Being Derivative and Writing

When I wrote my first kid’s movie I was told: write it like a it’s a Harry Potter knock off. I didn’t want to do that. I didn’t want to make something the same as what had already been done and ride off of someone else’s popularity. I didn’t write it like a Harry Potter knock off. Instead I wrote a kids movie about Nordic magic based off of a short story I had already worked on.

The script was handed over to Hollywood Producers who promptly sent me around 300 pages of notes on what to change; most of them were ways to make it more like a sexy (but still geared for children) Harry Potter movie. I wasn’t happy with the changes and backed away from the film industry but not away from writing.

This is a clear cut case of something that is derivative in design. The thing that I found sad about the order to make a clone was that the Executive Producer had wanted to make a kids movie since long before Harry Potter came out and he had idea of his own that he also stipulated be put in place in the script (I didn’t mind writing those in since it was a made to order piece of writing). Instead of pursuing his own vision or allowing me to pursue mine the result was a series of mangled half measures.

poe-boy

Is it parody or is it fan fiction? Know what you’re doing and you can be as creative as you want… but make sure you know what your own punchline is. 

This had been a conscious choice on behalf of the Producers and it was there to service the bottom line. I get it, making a movie is expensive and certain things have to be taken into account, but I believe that ideas must be strong enough to stand on their own in order to truly be successful. Consciously deciding to model a work and be the next, ‘Fifty Shades of Grey’, or the next,’Harry Potter’, or the next ‘Hunger Games’, isn’t going to get you very far. It might result in making a few bucks as you ride on the coattails of those that go before you, but is that really the only reason you want to be a writer? Really?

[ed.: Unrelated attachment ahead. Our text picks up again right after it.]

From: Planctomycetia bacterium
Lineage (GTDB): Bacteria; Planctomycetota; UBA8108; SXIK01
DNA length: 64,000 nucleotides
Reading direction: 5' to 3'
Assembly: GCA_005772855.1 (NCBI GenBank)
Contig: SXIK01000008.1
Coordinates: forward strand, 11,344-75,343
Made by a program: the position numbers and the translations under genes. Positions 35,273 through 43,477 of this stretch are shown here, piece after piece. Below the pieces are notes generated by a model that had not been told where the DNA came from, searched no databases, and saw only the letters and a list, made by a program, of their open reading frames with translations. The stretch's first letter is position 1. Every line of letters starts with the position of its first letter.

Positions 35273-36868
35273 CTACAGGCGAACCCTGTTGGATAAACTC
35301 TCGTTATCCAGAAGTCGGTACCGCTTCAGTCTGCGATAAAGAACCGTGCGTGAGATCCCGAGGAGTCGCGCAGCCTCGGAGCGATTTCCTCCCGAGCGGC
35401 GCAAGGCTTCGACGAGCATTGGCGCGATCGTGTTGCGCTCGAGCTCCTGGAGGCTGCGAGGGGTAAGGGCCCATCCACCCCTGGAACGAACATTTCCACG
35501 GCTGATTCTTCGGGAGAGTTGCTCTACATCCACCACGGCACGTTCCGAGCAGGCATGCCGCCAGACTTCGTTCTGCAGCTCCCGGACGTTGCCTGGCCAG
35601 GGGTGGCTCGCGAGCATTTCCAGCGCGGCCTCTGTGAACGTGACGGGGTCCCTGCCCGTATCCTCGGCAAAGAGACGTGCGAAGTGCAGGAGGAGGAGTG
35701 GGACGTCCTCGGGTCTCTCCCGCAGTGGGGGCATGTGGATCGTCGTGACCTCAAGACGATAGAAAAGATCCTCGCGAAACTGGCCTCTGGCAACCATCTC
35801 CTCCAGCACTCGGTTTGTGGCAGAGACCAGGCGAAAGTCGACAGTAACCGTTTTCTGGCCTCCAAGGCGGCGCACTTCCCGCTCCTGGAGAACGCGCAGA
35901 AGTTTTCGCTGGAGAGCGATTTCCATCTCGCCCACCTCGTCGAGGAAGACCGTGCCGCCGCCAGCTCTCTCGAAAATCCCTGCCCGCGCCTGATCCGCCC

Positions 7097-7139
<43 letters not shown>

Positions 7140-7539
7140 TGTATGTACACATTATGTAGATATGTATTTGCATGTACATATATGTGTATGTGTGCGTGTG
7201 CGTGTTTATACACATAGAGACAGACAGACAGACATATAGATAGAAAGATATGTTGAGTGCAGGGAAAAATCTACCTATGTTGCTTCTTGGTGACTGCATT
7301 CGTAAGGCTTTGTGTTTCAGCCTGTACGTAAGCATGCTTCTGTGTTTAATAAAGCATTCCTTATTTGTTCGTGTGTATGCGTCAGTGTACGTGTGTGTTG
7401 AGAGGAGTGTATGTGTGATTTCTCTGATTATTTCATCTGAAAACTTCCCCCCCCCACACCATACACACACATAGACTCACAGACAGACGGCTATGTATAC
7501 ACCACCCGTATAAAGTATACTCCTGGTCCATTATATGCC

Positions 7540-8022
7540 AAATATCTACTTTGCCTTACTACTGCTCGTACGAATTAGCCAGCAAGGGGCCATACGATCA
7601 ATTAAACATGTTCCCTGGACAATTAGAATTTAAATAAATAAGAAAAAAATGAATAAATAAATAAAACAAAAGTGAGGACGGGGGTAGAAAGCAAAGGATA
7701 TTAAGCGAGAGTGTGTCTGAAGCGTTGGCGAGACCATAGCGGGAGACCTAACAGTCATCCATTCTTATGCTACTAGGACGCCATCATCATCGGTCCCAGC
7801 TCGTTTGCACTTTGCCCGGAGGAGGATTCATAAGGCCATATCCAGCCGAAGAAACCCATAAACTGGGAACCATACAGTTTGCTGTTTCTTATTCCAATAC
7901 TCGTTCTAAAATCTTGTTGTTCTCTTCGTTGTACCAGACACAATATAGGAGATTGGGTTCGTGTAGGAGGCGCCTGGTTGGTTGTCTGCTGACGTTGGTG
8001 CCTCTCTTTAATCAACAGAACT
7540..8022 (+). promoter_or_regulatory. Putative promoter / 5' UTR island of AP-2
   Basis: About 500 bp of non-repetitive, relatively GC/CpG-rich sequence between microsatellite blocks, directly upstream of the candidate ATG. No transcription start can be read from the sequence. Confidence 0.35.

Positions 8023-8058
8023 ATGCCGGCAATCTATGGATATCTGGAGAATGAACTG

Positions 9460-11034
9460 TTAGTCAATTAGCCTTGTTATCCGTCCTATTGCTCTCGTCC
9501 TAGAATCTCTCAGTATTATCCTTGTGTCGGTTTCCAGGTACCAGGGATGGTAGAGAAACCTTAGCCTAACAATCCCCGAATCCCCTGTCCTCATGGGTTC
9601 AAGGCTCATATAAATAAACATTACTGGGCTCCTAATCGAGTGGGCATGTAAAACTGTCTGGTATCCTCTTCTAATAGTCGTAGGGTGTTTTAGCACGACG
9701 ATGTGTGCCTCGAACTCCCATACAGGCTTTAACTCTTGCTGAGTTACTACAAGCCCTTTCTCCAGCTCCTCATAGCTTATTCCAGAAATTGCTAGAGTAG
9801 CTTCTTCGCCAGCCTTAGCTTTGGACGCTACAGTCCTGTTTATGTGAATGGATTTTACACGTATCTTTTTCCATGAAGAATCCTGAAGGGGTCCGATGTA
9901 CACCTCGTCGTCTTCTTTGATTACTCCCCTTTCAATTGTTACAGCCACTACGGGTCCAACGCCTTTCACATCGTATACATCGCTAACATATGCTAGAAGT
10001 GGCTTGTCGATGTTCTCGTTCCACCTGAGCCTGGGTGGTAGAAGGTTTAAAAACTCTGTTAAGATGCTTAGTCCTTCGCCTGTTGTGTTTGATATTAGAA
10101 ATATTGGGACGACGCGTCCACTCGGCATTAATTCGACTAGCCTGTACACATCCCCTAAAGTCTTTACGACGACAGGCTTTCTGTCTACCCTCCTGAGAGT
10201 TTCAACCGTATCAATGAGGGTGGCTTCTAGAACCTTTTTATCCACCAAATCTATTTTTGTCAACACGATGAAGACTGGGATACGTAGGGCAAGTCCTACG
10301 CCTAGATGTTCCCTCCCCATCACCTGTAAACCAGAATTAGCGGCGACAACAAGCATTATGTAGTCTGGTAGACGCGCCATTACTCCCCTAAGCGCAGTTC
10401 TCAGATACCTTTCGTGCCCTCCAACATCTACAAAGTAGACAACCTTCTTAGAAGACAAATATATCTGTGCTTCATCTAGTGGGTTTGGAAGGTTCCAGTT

If it is, and I happen to pick up your book, chances are that I’ll probably toss it to the side and never pick it up again. Derivative is boring. Making a conscious, mercenary decision to be derivative is boring and sad.

A more insidious form of being derivative comes in the form of subconscious plagiarism. This is a sneaky one and I’ve learned from reading through slush piles that even if I’m not familiar with a movie/book or most often of all a video game that a plot and characters are hacked from, that these sorts of insertions follow a pattern. I like to believe the best of people and I’m not sure if I’m right or not, but I think that these really are accidental inclusions instead of actual plagiarism. Certainly the writers when asked about it seem shocked and dismayed. The more cynical part of myself wonders how much of that is an act and how much they damn well knew that they didn’t have an original idea and hoped that no one would notice the similarities.

I am generally of the belief that they are subconscious transgressions. Sometimes people even come up with an idea that they haven’t been exposed to before that exists already because there are limited permutations to the human experience and they are bound to overlap.